Pentecost +21, Year B

Musical Reflection
Do it Right by Keb’ Mo’



Suffering God,
in whose name
we seek glory for ourselves:
cast down the idols
that serve our fear and guilt
our need for blame, for punishment;
direct our angry hearts
to the one who bears our wounds;
through Jesus Christ, the true God and servant of all.
First Reading
The Hand’s Gesture

by Roberto Juarroz
translated by Mary Crow

The hand’s gesture
when it tries to write
sometimes creates thought,
creates the image
that then moves the hand.

A gesture also creates love,
which then creates other gestures
and something else that’s underneath.

The independent language of gestures
appears a calculated chance
to awaken the latent waiting
that lives in the depth of everything.

Also the tree is a language of gestures
where chance and the tree’s complicity
unite so that a leaf may fall.

Second Reading
Surprised by my own Hands
by Steve Lewandowski
She said she liked my hands,
separating a part of me from me.
I was surprised but concealed it,
didn’t say anything right then.
I waited until I got back to my room
and then had a closer look at them.
They seemed perfectly reasonable
hands, which could grasp, might claw,
folded up okay, could hold out for
the next world, couldn’t scale my arms
like crabs, would remain brownish-white
depending on what sun they’re put into,
callouses coming and going with work
or no work. When I saw her again
she held out her hand to mine.
A bird enters the nest to feed
the ten fingers of her babies.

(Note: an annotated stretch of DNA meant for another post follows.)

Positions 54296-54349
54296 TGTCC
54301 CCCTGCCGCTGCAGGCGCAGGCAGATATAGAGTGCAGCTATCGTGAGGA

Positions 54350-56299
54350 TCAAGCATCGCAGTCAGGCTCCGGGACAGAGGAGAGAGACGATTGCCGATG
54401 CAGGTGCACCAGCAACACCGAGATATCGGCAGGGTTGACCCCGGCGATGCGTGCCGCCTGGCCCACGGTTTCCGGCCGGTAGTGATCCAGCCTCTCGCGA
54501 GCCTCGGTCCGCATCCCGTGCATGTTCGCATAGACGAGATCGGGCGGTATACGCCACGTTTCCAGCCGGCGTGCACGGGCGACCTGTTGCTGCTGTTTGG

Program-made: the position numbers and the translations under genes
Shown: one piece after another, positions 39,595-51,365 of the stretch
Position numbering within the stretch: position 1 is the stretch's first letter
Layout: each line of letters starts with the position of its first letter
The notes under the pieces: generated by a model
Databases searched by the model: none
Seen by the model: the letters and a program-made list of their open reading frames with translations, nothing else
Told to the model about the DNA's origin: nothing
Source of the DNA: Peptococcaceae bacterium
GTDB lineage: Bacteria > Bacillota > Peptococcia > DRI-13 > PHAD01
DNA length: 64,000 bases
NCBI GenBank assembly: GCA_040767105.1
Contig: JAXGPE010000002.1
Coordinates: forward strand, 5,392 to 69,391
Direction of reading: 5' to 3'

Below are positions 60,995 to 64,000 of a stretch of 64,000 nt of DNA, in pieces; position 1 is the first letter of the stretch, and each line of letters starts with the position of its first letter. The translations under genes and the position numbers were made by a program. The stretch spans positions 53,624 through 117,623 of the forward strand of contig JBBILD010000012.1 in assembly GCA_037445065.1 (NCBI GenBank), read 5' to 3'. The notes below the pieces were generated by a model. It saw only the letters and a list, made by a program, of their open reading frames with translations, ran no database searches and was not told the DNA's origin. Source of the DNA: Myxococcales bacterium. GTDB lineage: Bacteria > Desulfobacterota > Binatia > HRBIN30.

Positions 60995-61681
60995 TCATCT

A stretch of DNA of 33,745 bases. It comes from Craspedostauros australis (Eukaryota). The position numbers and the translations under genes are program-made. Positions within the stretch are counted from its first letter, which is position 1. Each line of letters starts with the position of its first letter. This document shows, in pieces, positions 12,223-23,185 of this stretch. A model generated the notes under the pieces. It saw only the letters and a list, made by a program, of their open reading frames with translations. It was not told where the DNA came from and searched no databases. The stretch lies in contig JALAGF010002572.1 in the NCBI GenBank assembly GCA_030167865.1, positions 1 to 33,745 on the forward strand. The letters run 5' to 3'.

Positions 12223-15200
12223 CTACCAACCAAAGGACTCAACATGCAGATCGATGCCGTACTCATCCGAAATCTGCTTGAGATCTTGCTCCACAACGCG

Gospel Reading
Mark 10:35-45

James and John, Zebedee’s sons, came to Jesus and said, “Teacher, we want you to do for us whatever we ask.”

“What do you want me to do for you?” he asked.

They said, “Allow one of us to sit on your right and the other on your left when you enter your glory.”

Jesus replied, “You don’t know what you’re asking! Can you drink the cup I drink or receive the baptism I receive?”

“We can,” they answered.

Jesus said, “You will drink the cup I drink and receive the baptism I receive, but to sit at my right or left hand isn’t mine to give. It belongs to those for whom it has been prepared.”

Now when the other ten disciples heard about this, they became angry with James and John. Jesus called them over and said, “You know that the ones who are considered the rulers by the Gentiles show off their authority over them and their high-ranking officials order them around. But that’s not the way it will be with you. Whoever wants to be great among you will be your servant. Whoever wants to be first among you will be the servant of all, for the Human One didn’t come to be served but rather to serve and to give his life to liberate many people.”

Musical Reflection
I Drink by Mary Gauthier

 by John Banister Tabb, adapted

Make us, dear God, loving and kind
to everyone, we pray.
And may we ask you how you find
yourself, dear God, today? 


The Lord’s Prayer

O Great Spirit,
You are our Shepherd Chief in the most high place.
Whose home is everywhere, even beyond the stars and moon.
Whatever You want done, let it also be done everywhere.
Give us Your gift of bread day by day.
Forgive us our wrongs as we forgive those who wrong us.
Take us away from wrong doings.
Free us from all evil.
For everything belongs to You.
Let your power and glory shine forever. Amen.

Musical Reflection
A Nervous Tic Motion of the Head to the Left by Andrew Bird


May the outrageous welcome of Abba God
accept us for who we are;
may the incarnation of the Word
touch and hold us close;
may the wanderings of the Spirit
help us risk ourselves for love;

and the blessing of God, the Sun, the Light and the Burning Ray, 
be with us and remain with us always. Amen.



Artwork by Dale Chihuly

Invocation and Blessing from Prayers for an Inclusive Church by Steven Shakespeare

Musical Reflection Do it Right by Keb’ Mo’

Poem The Hand’s Gesture by Roberto Juarroz

Poem Surprised by my Own Hands by Steve Lewandowski

Musical Reflection I Drink by Mary Gauthier

Prayer by John Banister Tabb

Lord’s Prayer by Hattie C Enos

Musical Reflection A Nervous Tic Motion of the Head to the Left by Andrew Bird

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